The Blog

As a newspaper columnist, Nancy Devlin, Ph.D. has written over 700 articles on subjects related to education and parenting. Welcome to her Classroom!

Schools Can Be Discouraging

Being  encouraged  makes us feel good and when we feel  good

about ourselves we function better.  We need to find ways to help

our  students  feel  good about themselves  also.   Many  of  our

students are discouraged and discouraged students have difficulty

learning.  Discouraged students are often the ones who misbehave.

We  do  not have to accept students’s misbehavior but  we  should

never  say  anything negative about them as  people.   The  first

thing  to  do is to believe in them and accept them as they  are.

Stop discouraging them by eliminating negative comments.  We must

learn to focus on their strengths.
Schools can be very discouraging places for students.   Many

teachers tend to point out what the student has done wrong rather

than what he or she has done right.  Mistakes are checked in red,

while  correct  answers go unmarked.   Report cards often  report

not  what the child knows but what his or her  deficiencies  are.

Students   are   usually  evaluated  by  comparisons   with   the

achievement of others rather than by their own achievements.
An anecdote from my own experience may clarify these points.

It  involves my son’s first attempts at writing in  kindergarten.

He was learning to make the small letter “a”.  The first paper he

brought home was a paper of “a”‘s and there was a note on the top

written  by  the  teacher  in cursive  writing  which  said,  “Be

Neater”.   Since  my son could not read,  I was not sure who  the

message  was  meant for.   In a conference with  the  teacher,  I

mentioned  that he seemed confused about what he had done  wrong.

She  agreed that this was so because he never again took a  paper

home.   She  found them all in the wastebasket at the end of  the

day.

 

It  is much more useful to tell children what they have  done

right than to point out what they did wrong.   In the case of  my

son’s “a”‘s, the teacher could have pointed to the ones that were

done  correctly  and  asked  him to make some  more  like  those.

Students  should  be permitted to make mistakes  while  they  are

learning.  Mistakes are not failures,  but are necessary for true

learning to take place.
Encouragement  is  the prime motivator.   We  can  encourage

students  to  feel  good about themselves by  focusing  on  their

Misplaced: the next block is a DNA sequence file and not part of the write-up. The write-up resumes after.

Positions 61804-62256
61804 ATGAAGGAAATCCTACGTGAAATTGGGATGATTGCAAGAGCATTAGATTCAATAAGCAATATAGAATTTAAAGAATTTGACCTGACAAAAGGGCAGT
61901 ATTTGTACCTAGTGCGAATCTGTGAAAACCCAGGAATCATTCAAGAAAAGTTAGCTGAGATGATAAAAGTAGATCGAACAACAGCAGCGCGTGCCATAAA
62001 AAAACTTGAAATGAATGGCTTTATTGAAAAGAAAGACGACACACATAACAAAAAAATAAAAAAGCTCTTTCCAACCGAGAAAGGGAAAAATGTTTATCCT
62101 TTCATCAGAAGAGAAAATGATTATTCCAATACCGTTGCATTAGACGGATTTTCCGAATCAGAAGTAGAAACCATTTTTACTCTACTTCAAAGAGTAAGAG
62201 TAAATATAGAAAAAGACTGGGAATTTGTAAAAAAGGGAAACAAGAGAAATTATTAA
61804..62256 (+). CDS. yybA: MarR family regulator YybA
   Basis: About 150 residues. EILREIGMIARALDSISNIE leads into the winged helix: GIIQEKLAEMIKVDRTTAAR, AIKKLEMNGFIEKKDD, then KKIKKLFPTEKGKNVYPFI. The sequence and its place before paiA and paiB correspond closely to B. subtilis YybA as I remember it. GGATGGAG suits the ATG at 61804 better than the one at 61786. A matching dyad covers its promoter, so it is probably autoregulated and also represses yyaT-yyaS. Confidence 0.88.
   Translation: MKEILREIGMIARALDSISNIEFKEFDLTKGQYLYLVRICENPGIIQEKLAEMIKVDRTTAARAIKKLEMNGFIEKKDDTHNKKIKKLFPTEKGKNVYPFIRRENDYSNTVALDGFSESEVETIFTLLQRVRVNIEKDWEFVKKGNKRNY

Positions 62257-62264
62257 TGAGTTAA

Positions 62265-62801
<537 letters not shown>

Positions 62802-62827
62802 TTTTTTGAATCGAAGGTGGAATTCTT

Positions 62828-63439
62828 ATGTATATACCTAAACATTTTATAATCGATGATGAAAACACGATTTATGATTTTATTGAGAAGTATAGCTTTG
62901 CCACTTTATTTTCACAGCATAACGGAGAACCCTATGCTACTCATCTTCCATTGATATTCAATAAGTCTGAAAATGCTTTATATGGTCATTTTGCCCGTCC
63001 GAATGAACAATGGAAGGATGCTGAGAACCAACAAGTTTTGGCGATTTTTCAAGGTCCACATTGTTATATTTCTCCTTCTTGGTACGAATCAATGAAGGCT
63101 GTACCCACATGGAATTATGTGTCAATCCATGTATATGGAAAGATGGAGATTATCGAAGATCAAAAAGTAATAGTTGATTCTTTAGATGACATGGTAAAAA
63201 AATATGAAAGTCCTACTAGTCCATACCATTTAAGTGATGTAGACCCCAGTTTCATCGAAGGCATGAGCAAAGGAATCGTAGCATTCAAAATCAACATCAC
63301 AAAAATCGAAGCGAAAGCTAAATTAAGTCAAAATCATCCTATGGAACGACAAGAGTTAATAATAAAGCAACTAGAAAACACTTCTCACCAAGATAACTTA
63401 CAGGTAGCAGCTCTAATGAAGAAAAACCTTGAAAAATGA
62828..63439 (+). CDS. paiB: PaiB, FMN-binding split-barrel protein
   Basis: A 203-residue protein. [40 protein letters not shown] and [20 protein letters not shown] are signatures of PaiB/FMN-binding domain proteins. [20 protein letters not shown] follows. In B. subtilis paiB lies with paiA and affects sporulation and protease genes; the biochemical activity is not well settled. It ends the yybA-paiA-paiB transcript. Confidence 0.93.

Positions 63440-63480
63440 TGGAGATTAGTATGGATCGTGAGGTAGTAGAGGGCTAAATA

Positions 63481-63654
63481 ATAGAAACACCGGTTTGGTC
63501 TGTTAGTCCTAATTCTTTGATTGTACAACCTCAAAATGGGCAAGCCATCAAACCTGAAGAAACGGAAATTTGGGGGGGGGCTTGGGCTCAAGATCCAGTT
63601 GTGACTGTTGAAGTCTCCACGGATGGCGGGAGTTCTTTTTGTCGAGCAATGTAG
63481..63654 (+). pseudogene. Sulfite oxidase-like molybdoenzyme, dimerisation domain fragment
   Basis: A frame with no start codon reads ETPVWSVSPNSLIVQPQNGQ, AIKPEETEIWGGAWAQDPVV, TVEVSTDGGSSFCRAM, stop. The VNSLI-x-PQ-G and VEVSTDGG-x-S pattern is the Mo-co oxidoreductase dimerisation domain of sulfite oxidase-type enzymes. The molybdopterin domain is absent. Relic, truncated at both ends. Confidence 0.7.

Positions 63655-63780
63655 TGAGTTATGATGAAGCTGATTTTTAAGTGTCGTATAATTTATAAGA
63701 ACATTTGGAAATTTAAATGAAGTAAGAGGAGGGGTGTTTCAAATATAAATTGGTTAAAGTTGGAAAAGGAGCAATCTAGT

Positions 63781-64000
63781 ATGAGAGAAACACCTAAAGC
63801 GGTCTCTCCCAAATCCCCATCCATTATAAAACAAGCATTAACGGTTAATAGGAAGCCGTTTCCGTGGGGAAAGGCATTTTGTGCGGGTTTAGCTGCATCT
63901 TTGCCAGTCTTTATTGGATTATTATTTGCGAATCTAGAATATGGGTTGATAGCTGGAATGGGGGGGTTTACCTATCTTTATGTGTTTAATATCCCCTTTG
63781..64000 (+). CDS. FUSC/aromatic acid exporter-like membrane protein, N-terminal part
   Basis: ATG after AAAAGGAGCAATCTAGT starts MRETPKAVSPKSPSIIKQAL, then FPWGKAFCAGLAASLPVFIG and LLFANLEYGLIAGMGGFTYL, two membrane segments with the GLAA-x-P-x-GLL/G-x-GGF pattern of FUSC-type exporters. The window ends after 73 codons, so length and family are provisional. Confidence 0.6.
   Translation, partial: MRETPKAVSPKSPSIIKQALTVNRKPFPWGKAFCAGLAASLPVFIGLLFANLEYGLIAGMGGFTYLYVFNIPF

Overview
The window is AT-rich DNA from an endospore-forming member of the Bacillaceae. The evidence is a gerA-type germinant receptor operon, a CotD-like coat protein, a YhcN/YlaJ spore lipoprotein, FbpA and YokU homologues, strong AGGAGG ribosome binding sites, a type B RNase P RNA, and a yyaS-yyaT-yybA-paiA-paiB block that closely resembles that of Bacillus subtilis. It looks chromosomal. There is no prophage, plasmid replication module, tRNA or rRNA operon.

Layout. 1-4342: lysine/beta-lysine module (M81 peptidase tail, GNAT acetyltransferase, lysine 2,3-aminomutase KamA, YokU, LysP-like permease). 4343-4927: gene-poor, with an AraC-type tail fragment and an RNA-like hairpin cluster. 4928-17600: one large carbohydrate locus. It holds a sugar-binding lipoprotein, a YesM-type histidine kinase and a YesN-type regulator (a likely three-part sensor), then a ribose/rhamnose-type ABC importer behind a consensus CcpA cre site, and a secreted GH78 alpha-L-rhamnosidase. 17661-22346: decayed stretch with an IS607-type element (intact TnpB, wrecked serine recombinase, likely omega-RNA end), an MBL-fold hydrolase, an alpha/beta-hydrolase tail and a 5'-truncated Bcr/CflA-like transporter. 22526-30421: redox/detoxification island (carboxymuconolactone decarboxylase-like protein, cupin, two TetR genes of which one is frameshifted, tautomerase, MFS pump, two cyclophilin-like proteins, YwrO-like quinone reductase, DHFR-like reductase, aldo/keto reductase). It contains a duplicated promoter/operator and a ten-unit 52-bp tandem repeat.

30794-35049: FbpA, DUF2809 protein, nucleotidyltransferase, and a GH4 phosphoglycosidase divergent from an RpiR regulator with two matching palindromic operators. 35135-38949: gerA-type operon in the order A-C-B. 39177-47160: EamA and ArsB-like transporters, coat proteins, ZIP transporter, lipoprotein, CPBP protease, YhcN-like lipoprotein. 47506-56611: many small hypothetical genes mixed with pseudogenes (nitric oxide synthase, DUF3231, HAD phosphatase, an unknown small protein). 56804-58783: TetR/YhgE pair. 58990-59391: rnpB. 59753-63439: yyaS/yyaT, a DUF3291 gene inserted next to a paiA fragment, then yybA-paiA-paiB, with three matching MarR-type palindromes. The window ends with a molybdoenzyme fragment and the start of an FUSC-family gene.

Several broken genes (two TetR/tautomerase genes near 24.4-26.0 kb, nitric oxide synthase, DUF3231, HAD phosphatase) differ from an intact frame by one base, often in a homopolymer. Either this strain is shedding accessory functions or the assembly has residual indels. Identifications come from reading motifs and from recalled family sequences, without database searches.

strengths  and  the  effort  they  are  making.   This  is  never

accomplished  by telling them they can do better since that is  a

negative statement on what they have already done.  Some teachers

even  manage  to  turn encouraging statements  into  discouraging

ones:  “It looks like you really worked hard on that–so why  not

do  that  all  of the time?”  or “See what you can  do  when  you

really try?”
Words  of encouragement allow teachers to respond to a  wide

range  of  behavior  because  you  can  focus  on  the  students’

strengths  and  assets  and on the effort.   You  show  trust  in

students  to  take responsibility for their  own  behavior.   The

words   of  encouragement  are:    “I  have  confidence  in  your

judgment.”   “It looks as is you worked hard on that.”   “I  like

the way you handled that.”  “How do you feel about that?”.
Many  teachers  say “but I do that in my class.”  “I  always

encourage  my students.”  What many teachers do is not  encourage

students  but praise them for a job well done and praise  can  be

discouraging.   The students who get praised in the classroom are

usually those who do everything right.   They get the “A” and the

gold stars.   The teacher is giving the message that students are

worthwhile  only when they do things well.   The basic difference

between  praise and encouragement is that praise places  a  value

judgment while encouragement focuses on the effort.   Praise is a

reward and is based on competition.   It is given for winning and

being  the best and not all students can be that.   Encouragement

can be given to all students and they all deserve it and function

better with it.
Some  students begin to rely on praise and only  perform  if

they receive it.   They may also feel worthwhile only if they are

on  top  which  usually means at the expense  of  others.   These

students may eventually set unrealistic standards for  themselves

and learn to fear failure and refuse to take risks.
It  takes practice to learn to be encouraging mainly because

we  have  high standards for ourselves and the  students  in  our

care,  but  once  learned,  it becomes automatic.   Mainly it  is

having faith in our students so that they can come to believe  in

themselves.  To become an encouraging person, you must start with

yourself.

 

 

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